Brilynne Smith, 10, and Michaela Atkins, 12, worked the soil while looking over some fledgling lettuce. The water courses through the system, adding nutrients to the crop, while the pellets filter the water. “The plants filter the water for the fish, and the water that the plants use is great for the plants,” Tammy says, explaining that the nutrients added by the fish enrich the water. With a chuckle, Brilynne adds: “The fish poop helps the lettuce grow.” “It’s a very symbiotic system,” Tammy replies.
When the fish are full-grown, Tammy hopes they’ll provide food for the girls. The Solomon Center is currently working on a possible arrangement with the Institute for the Culinary Arts at Metropolitan Community College. The center would provide fish for Metro students to butcher as part of their curriculum. They would return the fish to the Solomon Center for on-site meals or for the girls to take home.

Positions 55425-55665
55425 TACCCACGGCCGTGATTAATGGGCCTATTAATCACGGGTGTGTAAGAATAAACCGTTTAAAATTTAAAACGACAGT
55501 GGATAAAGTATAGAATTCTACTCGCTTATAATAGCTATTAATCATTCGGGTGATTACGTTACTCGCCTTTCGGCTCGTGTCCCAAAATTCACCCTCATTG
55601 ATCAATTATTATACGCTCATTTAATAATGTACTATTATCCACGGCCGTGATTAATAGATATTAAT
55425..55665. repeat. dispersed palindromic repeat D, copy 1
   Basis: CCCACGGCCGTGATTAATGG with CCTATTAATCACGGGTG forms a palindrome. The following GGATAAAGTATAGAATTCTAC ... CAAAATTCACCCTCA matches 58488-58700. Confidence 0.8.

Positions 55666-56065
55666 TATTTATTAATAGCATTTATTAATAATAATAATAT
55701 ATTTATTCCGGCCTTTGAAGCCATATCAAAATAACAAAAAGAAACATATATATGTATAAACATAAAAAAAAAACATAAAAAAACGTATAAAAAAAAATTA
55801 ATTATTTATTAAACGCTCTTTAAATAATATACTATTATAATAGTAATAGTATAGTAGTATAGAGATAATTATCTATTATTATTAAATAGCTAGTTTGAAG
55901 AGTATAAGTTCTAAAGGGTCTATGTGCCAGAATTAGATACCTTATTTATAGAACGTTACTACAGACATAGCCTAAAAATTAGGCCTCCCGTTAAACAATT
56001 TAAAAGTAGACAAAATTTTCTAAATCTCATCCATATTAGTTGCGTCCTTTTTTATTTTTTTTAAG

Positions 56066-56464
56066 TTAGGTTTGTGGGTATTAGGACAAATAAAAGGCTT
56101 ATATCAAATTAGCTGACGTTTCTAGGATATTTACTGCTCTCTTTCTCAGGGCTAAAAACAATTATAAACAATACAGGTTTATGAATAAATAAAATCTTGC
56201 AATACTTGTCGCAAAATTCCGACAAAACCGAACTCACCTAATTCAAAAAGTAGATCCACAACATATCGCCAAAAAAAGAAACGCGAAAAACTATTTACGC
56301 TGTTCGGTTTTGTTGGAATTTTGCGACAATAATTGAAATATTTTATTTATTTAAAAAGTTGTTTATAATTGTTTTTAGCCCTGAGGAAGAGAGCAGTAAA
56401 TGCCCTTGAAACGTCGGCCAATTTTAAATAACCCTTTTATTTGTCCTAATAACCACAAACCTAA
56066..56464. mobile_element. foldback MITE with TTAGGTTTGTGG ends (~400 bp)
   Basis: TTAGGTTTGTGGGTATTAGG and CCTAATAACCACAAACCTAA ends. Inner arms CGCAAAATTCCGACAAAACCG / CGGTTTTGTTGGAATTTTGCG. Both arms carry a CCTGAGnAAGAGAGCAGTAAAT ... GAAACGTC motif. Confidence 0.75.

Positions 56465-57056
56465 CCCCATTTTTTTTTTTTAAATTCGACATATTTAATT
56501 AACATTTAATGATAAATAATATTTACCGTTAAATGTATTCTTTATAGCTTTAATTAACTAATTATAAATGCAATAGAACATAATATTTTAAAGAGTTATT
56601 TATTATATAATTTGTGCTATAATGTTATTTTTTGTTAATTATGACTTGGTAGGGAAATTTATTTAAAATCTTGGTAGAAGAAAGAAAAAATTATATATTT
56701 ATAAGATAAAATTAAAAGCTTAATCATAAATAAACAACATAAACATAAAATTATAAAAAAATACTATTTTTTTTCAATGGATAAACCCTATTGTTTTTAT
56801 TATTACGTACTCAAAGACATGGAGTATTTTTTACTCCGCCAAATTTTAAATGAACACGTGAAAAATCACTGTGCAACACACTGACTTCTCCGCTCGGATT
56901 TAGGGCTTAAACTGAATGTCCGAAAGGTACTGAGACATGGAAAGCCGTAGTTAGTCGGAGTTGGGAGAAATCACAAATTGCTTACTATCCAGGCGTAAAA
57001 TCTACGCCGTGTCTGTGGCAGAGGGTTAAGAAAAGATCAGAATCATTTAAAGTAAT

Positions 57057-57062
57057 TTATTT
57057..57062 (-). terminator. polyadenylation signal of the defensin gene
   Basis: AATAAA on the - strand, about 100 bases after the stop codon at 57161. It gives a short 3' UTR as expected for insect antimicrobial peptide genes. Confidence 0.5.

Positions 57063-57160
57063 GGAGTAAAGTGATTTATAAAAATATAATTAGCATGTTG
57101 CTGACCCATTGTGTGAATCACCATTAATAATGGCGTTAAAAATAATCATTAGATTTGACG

Both Brilynne and Michaela assist with both the aquaponics and the traditional outdoor gardens, saying the vegetables and fruit help them in a number of ways. “We’ve learned how to take care of a garden—how to be responsible,” Michaela says. “We realize what all you can do in gardening. You can figure out ways to get things done.”
The youngsters learn about when and how much to water; when to harvest; how to look for weeds; when to feed the fish; and why fruits and vegetables are a key part of a nutritious diet. They’ve also learned how to freeze and can produce for future use.